US Navy to Name Attack Submarine USS Arkansas

Image: U.S. Navy graphic by Mass Communication Specialist

 A Virginia-class attack submarine will be called the USS Arkansas, Secretary of the Navy Ray Mabus announced.   Secretary of the Navy Ray Mabus announced that SSN 800, a Virginia-class attack submarine, will bear the name USS Arkansas.  


US Navy 'Green Fleet' Fills up with Italian-made Biofuel

Guided-missile destroyer USS Mason prepares to seat a fuel probe delivered from the Italian oiler ITS Etna during a practice replenishment-at-sea. (U.S. Navy photo by Anderson W. Branch)

A U.S. warship took its first delivery of Italian-made biofuel on Thursday as part of the Navy's programme to use more alternative energy.   The USS Mason was refuelled alongside an Italian vessel, the Andrea Doria, in the seas off of Italy's southern coast with a mix produced by Italy's


US Says It Will Stay in Black Sea despite Russian Warning

USS Mason (DDG 87) (U.S. Navy photo by Casey J. Hopkins)

The United States will maintain its presence in the Black Sea despite a Russian warning that a U.S. destroyer patrolling there undermined regional security, the U.S. Navy Secretary said.   The USS Porter entered the Black Sea this month, drawing heavy criticism from Moscow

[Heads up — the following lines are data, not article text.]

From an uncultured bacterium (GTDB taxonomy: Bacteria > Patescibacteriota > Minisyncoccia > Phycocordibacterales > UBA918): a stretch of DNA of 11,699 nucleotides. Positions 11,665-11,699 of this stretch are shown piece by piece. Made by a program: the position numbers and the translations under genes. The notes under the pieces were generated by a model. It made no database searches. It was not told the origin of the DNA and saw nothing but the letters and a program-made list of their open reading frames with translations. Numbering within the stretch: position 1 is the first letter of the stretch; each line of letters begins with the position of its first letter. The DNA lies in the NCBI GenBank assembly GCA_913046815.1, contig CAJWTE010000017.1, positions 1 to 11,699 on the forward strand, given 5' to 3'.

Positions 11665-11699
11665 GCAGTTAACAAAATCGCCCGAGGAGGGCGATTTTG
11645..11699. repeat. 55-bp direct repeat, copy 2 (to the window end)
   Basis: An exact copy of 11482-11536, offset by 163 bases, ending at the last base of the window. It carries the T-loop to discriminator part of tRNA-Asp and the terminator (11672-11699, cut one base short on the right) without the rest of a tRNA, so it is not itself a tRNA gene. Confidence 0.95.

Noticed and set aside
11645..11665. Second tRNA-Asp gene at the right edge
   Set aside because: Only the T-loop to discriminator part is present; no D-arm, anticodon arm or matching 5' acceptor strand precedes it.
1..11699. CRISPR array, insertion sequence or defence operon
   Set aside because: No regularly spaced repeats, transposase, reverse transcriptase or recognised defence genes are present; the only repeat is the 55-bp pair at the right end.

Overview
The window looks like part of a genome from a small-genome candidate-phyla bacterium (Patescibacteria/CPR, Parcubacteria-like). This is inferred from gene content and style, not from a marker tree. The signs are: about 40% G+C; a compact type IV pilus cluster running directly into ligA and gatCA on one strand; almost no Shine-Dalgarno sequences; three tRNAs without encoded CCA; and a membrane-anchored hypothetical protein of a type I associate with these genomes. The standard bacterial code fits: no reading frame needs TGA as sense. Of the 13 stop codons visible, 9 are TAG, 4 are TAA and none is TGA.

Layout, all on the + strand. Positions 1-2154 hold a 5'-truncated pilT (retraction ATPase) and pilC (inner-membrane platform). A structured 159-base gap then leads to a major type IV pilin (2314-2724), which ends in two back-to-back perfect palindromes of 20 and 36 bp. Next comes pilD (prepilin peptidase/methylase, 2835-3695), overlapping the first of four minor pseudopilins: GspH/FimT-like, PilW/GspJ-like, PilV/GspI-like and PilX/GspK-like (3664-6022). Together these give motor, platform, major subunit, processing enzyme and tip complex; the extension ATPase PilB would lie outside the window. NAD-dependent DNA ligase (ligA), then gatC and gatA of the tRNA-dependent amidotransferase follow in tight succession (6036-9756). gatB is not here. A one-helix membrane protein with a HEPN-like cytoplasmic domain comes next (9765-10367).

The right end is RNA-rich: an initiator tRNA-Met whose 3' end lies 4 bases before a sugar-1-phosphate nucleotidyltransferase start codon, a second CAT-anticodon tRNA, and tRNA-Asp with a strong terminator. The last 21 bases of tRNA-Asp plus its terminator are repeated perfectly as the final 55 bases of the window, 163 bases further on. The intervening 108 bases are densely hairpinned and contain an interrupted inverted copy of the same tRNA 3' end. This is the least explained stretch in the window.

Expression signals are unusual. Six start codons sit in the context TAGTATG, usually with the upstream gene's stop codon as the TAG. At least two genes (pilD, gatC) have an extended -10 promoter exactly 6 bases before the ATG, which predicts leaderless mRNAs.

Pentagon: Cut in LCS Ship Program 'Not an Indictment'

U.S. Deputy Defense Secretary Robert Work said the Pentagon's plan to truncate the Littoral Combat Ship program at 40 ships instead of 52 reflected budget pressures and was "not an indictment" of the program.   Lockheed Martin Corp and Australia's Austal each build different


Navy to Christen Guided Missile Destroyer

Courtesy USN

The Navy will christen its newest Arleigh Burke-class destroyer, Ralph Johnson (DDG 114), Saturday, April 2, during a 10 a.m. CDT ceremony at Ingalls Shipbuilding in Pascagoula, Mississippi. The ship will be christened by the ship sponsor, Georgeanne McRaven


This Day In Naval History: April 12

USS Mason (DDG 87). (U.S. Navy photo by Cliff Steenhoff)